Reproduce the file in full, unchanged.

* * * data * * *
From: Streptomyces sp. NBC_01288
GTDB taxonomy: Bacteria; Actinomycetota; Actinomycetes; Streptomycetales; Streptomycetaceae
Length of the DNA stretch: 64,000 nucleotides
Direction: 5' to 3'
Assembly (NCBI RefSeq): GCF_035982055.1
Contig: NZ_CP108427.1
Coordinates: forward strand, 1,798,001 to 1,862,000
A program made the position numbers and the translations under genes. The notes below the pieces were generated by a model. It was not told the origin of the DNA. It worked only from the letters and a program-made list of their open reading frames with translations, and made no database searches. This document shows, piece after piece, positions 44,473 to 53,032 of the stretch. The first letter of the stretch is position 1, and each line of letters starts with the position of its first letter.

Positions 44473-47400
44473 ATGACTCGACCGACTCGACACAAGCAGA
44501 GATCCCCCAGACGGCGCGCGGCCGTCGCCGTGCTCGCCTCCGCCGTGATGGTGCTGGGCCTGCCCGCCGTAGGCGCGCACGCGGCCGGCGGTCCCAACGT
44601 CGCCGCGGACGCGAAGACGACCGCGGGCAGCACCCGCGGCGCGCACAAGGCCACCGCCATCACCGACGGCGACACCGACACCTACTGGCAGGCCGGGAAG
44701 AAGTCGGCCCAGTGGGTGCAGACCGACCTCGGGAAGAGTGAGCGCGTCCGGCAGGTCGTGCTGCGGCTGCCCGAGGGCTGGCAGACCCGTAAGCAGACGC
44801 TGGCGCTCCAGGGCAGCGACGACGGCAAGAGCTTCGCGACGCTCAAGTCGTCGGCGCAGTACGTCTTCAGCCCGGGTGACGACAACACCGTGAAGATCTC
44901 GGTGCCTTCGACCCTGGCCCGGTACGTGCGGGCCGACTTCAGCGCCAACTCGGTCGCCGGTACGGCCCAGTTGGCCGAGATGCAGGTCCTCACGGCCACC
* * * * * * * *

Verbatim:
From: Streptomyces sp. NBC_01288
GTDB taxonomy: Bacteria; Actinomycetota; Actinomycetes; Streptomycetales; Streptomycetaceae
Length of the DNA stretch: 64,000 nucleotides
Direction: 5' to 3'
Assembly (NCBI RefSeq): GCF_035982055.1
Contig: NZ_CP108427.1
Coordinates: forward strand, 1,798,001 to 1,862,000
A program made the position numbers and the translations under genes. The notes below the pieces were generated by a model. It was not told the origin of the DNA. It worked only from the letters and a program-made list of their open reading frames with translations, and made no database searches. This document shows, piece after piece, positions 44,473 to 53,032 of the stretch. The first letter of the stretch is position 1, and each line of letters starts with the position of its first letter.

Positions 44473-47400
44473 ATGACTCGACCGACTCGACACAAGCAGA
44501 GATCCCCCAGACGGCGCGCGGCCGTCGCCGTGCTCGCCTCCGCCGTGATGGTGCTGGGCCTGCCCGCCGTAGGCGCGCACGCGGCCGGCGGTCCCAACGT
44601 CGCCGCGGACGCGAAGACGACCGCGGGCAGCACCCGCGGCGCGCACAAGGCCACCGCCATCACCGACGGCGACACCGACACCTACTGGCAGGCCGGGAAG
44701 AAGTCGGCCCAGTGGGTGCAGACCGACCTCGGGAAGAGTGAGCGCGTCCGGCAGGTCGTGCTGCGGCTGCCCGAGGGCTGGCAGACCCGTAAGCAGACGC
44801 TGGCGCTCCAGGGCAGCGACGACGGCAAGAGCTTCGCGACGCTCAAGTCGTCGGCGCAGTACGTCTTCAGCCCGGGTGACGACAACACCGTGAAGATCTC
44901 GGTGCCTTCGACCCTGGCCCGGTACGTGCGGGCCGACTTCAGCGCCAACTCGGTCGCCGGTACGGCCCAGTTGGCCGAGATGCAGGTCCTCACGGCCACC